Ahmedabad, March 12: If your name has a Quereshi, Alam, Hanif, Jamal or something similar in it and you live in Gujarat, chances are that you will hear about it one way or the other.
Like Aftabbhai Quereshi, who heard from his six-year-old son’s school, Don Bosco.
“After the riots, we were told by the authorities in Don Bosco they would not be responsible for the security of our children. We didn’t have any option.’’
Aftabbhai took out Ahmed from the school he so loved and put him in a “predominantly Muslim” institution called the National School. Ever since, precocious Ahmed has been wondering why.
Don Bosco, that had 250 Muslim children on its rolls before the riots, which followed the February 27 Godhra train attack last year, today has none.
Welcome to Gujarat’s version of apartheid. Few, however, would dare to acknowledge it exists. Circumstances, most people would exclaim and say: “What can we do' We can’t help it.’’
The blacklisting — of communities and localities — has reached alarming proportions.
Scores of Muslims say it is becoming increasingly difficult to get a house, a loan, a cellphone connection or almost anything that can be acquired only after verification — of name, address and source of income.
A senior AT&T employee says the company received a circular from the home ministry asking it to strictly monitor what a Muslim customer does with his cellphone — who he talks to and what about.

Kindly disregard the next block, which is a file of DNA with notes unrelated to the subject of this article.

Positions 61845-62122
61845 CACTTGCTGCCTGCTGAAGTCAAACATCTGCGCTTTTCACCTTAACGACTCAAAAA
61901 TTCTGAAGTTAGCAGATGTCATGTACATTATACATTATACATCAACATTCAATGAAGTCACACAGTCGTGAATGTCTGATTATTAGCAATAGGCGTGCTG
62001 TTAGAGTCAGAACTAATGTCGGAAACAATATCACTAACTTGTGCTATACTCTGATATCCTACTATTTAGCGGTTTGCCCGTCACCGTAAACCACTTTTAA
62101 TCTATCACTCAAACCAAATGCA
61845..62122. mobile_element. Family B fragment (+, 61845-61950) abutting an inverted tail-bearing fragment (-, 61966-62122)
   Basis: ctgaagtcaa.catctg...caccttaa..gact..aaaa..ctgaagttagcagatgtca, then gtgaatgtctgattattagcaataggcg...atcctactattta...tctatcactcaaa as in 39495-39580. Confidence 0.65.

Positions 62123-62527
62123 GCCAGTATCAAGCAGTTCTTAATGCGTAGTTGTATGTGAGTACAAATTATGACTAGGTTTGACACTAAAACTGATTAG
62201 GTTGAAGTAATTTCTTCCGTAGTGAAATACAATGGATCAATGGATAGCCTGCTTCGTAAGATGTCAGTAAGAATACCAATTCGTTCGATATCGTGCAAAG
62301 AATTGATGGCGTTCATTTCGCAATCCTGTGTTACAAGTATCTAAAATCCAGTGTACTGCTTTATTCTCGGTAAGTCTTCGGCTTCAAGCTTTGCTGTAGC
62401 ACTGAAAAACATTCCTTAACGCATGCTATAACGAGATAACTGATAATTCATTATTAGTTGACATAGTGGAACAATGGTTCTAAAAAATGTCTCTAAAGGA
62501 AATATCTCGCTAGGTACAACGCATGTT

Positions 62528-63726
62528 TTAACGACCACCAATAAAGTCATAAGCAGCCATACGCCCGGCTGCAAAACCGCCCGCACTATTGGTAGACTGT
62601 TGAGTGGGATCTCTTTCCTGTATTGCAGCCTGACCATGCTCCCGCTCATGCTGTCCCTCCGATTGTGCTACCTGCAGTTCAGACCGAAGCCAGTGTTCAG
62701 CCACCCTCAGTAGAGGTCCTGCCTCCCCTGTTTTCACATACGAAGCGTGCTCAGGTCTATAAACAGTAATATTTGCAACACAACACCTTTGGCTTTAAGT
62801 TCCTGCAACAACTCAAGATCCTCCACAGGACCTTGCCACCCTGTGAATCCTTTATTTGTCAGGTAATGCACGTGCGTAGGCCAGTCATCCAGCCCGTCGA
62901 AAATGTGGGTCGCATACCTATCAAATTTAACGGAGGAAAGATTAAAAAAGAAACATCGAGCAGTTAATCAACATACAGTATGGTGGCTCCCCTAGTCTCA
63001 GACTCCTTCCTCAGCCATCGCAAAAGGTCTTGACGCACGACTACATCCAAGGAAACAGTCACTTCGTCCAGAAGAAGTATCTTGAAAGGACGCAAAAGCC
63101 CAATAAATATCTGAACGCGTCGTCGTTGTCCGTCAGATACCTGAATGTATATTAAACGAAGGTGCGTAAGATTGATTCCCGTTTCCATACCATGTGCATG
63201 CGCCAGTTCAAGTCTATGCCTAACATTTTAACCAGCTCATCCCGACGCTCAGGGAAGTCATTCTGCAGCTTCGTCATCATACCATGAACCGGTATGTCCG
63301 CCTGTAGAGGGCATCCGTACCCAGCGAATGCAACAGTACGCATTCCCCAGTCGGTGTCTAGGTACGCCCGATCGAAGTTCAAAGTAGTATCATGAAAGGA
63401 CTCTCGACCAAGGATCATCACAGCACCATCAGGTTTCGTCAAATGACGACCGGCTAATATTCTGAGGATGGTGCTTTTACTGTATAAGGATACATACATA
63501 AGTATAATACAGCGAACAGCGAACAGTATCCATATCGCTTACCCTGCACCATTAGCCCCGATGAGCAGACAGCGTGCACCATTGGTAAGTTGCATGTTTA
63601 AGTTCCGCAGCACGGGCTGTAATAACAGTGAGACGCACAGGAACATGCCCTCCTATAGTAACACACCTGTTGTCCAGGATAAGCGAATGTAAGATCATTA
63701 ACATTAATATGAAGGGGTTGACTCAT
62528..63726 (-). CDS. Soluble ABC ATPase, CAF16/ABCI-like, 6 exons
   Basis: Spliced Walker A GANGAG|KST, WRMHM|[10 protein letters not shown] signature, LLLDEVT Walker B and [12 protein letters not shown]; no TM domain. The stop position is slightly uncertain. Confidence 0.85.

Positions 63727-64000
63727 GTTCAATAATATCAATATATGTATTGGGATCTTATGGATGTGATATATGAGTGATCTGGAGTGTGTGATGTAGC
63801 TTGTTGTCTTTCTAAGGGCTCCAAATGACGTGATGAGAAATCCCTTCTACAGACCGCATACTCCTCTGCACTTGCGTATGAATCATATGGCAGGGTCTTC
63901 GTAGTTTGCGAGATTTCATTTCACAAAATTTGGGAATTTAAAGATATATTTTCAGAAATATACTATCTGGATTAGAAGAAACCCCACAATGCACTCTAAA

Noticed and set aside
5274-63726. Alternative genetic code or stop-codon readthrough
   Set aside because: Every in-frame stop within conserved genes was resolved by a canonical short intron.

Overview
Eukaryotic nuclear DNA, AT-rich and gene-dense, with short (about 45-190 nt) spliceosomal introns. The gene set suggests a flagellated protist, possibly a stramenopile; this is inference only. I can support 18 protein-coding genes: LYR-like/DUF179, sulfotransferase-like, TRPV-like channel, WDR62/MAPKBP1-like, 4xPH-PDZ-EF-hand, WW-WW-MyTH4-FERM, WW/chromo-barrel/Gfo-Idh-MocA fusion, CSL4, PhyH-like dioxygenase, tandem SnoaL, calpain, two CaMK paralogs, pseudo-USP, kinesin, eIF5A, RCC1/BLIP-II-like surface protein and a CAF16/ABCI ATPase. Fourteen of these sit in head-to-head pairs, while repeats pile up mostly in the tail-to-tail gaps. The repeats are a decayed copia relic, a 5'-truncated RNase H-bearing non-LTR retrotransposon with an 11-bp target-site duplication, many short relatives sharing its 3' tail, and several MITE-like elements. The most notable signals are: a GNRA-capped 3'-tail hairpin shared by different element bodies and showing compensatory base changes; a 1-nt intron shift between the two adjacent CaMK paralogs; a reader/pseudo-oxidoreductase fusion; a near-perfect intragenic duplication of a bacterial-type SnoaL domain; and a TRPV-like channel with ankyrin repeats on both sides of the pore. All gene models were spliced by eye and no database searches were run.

Another directive, from the anti-terrorist squad, politely asks the company to try and “avoid” memberships of Muslims.
An executive at Hutch denied there was any “discrimination”. But she said a prospective Hindu customer’s credentials would be verified by just one agent though a Muslim customer would get “three or four” agents after him. The documentation process, too, is more rigid for Muslims.
If cellphones have stopped ringing for some, loans and insurance cover are drying up for others. “IFFCO Tokyo flatly refused to go in for my insurance,’’ says Nayoombhai. “They told me I could do what I wanted but they just would not touch my case, even with a bargepole.’’
Jaffer Alam’s monthly income of Rs 1 lakh is no enticement for credit card companies who prefer to keep their distance.
“I know of Standard Chartered Bank refusing to give credit cards to my friends,’’ he says. “The problem gets compounded if you stay in Muslim localities in the walled city.’’
Localities like Sarkhej and Shah Alam, perceived to be “Muslim”, have been blacklisted by credit card companies.
“Sab cheez mushkil ho gayi hai (Everything is so difficult now),’’ says Hanif Lakdawala, a well-known social worker from Gujarat.
Lakdawala needed a flat to set up his office. But every time he said who he was, flat owners backed out.
The founder-director of Sanchetna, a non-government organisation, then did what he knew would work. He told a flat owner one of his Hindu trustees wanted to buy the property. Within no time, the flat was his.
“It is true we couldn’t get a house in our name,’’ Lakdawala says. “So we got it registered in the name of Sanchetna and put up the name of one of our Hindu trustees.’’
Autorickshaw driver Mukhtar Jamal, 30, can’t even cover his head now, not even on Fridays. “Topi pehenta hoon to Hindubhai log nahi chadte meri auto mein (If I wear a fez, Hindus don’t board my auto),’’ he says. “Topi utardi phir (I did away with the fez).’’